Monday, August 02, 2010

CIM and American Foreign Policy

“The most significant period in the history of modern missions was in the five years following World War II, when the door closed on nearly one quarter of the world’s population as China, the largest ‘mission field’ in the world, came under a Communist government,” claims the cover copy on Phyllis Thompson’s book China: The Reluctant Exodus.

I picked it up as part of my ongoing study of the China Inland Mission (now OMF) whose history seems to have remarkable parallels to situations I see in the world today. This one is still in print, too, though I have a tattered paperback version that’s almost as old as I am. Checked it out from the OMF library.

In addition to wanting to learn from the CIM, I have a secret (OK, not so secret) ambition to be the next Phyllis Thompson. A writer, she spent a number of years in Asia and continued to serve her mission by recording and telling its stories in a winsome way. Her work inspired others and including them in what God was doing and had done in ministries across Asia and beyond.

This volume explains the rise of Communism in China, how this affected the local believers and the Christian missionaries who had been serving there, and how the CIM experienced and responded to those unfolding realities.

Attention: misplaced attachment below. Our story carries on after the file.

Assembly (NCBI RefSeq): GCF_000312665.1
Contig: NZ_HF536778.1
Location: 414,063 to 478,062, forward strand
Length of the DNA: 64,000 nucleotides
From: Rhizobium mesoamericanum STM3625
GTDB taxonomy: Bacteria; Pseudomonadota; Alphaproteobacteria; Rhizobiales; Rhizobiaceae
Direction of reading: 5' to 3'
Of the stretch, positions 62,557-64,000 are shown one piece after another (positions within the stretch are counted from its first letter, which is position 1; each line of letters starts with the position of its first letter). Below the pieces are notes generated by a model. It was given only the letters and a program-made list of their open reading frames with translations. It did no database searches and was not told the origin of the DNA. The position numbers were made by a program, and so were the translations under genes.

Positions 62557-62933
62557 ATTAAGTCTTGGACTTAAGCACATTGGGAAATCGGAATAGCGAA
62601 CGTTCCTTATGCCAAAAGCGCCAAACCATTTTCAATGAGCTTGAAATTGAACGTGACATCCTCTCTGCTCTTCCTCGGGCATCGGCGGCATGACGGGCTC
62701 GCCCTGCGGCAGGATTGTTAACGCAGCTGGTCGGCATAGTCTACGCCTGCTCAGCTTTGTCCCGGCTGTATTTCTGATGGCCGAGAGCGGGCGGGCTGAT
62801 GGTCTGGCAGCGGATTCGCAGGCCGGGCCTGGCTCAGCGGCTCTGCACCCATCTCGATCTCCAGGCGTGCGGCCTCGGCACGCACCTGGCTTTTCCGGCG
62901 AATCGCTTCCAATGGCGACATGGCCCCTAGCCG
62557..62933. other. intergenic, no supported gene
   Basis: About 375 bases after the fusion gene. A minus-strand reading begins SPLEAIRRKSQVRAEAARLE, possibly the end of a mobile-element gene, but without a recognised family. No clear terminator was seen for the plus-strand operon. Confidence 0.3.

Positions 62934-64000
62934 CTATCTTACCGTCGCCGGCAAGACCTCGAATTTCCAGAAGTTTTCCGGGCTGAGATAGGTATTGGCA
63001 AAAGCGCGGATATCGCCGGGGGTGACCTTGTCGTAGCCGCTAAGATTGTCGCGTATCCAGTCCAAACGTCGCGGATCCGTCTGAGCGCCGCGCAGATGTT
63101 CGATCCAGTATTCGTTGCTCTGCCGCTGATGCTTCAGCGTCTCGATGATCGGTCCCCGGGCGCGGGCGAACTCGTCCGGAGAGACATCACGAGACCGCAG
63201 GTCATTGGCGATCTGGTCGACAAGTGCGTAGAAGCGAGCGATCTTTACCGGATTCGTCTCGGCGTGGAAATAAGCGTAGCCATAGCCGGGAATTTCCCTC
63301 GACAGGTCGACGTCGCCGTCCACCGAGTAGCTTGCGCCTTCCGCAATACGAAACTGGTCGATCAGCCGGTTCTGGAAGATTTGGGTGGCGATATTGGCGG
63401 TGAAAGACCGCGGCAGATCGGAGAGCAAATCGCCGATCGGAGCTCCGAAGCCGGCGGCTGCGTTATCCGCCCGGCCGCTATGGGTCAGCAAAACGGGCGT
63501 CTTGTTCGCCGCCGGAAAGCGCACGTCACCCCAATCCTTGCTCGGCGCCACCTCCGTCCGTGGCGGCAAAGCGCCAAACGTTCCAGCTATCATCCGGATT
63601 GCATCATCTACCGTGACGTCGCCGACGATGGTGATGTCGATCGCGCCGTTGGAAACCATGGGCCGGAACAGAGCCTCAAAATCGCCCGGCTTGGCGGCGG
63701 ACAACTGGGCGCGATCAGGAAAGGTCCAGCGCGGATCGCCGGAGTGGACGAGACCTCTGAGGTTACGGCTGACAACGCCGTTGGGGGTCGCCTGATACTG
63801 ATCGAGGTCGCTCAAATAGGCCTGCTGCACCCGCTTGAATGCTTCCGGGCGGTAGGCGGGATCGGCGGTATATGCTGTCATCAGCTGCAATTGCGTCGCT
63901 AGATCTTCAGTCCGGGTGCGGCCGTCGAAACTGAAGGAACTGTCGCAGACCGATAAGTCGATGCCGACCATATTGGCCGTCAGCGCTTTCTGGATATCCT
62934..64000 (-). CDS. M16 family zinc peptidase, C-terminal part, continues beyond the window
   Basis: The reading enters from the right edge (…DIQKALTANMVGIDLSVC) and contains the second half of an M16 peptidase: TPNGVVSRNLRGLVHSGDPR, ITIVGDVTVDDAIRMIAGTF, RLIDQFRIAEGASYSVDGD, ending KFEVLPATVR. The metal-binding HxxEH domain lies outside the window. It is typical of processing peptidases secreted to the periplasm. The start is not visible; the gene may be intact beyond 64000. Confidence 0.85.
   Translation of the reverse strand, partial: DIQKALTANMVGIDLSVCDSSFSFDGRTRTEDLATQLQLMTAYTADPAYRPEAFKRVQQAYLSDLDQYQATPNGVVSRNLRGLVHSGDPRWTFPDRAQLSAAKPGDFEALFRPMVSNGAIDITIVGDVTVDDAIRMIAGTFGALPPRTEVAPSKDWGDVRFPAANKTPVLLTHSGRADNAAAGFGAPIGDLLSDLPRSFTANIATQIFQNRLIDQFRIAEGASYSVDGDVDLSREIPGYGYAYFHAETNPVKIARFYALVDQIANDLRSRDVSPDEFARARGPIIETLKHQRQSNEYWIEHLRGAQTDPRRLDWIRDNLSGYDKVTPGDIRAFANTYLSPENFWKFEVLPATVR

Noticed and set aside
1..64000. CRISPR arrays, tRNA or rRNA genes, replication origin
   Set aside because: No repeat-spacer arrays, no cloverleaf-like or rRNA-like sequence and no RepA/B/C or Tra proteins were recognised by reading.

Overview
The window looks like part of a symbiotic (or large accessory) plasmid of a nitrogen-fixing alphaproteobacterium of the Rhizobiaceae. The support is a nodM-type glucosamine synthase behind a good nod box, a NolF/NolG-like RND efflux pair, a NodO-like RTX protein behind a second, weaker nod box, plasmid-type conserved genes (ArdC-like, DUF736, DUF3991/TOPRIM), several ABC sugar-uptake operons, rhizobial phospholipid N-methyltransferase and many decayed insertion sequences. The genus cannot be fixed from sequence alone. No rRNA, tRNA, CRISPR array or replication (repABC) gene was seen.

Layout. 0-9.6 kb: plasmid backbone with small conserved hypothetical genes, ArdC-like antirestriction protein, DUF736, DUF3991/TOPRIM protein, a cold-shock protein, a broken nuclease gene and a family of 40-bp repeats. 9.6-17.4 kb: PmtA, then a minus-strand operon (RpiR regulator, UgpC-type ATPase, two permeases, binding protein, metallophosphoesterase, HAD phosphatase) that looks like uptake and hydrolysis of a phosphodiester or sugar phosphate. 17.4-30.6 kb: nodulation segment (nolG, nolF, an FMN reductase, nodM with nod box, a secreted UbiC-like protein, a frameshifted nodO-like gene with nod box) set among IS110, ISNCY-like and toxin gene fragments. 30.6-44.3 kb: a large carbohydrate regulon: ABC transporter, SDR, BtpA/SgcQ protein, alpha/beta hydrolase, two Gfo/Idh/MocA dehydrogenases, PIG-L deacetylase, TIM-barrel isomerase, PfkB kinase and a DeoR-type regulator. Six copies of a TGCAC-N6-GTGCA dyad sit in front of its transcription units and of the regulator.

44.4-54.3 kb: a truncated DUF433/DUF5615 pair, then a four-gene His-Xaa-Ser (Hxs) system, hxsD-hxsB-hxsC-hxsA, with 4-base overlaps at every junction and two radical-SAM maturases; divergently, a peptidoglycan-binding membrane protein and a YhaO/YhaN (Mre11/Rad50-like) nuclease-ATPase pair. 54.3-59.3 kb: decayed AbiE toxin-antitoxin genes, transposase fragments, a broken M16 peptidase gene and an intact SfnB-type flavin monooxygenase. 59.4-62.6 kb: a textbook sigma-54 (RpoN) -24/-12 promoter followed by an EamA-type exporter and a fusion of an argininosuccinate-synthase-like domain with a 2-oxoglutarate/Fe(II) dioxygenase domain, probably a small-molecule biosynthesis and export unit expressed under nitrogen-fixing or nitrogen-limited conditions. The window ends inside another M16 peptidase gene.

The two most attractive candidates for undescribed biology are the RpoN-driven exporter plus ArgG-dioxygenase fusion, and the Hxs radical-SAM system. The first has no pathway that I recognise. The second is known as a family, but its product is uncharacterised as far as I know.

I knew some of the story, but hadn’t realized the role U.S. foreign policy of the time played in the situation. This seems quite unfair. Relatively few of the missionaries were Americans, and none of them agents of the American government; the CIM was a British mission, too. But those disclaimers are easily dismissed or drowned out when a touchy political situation comes along. And when can we expect life to be fair?

It had to do with the war in Korea. Headline news in China at the time. Then there was a Chinese government initiative called the Peace Petition.
“This, on the face of it, was innocuous enough. People all over the country were invited to affirm that they were against aggression.

“Against aggression? Certainly they were against aggression! They would sign their names to that.

“This led to a concrete case. Were they against aggression in Korea? Yes, they were against aggression anywhere.

“Being against aggression naturally involved being against the aggressor. That seemed logical.

“America was the aggressor! Therefore they were against America?

“America was using Christianity to further her own ends – therefore they were against Christianity?

“America was using missionaries as agents – therefore they must be against missionaries. Slowly the net was tightening.” (p. 49)

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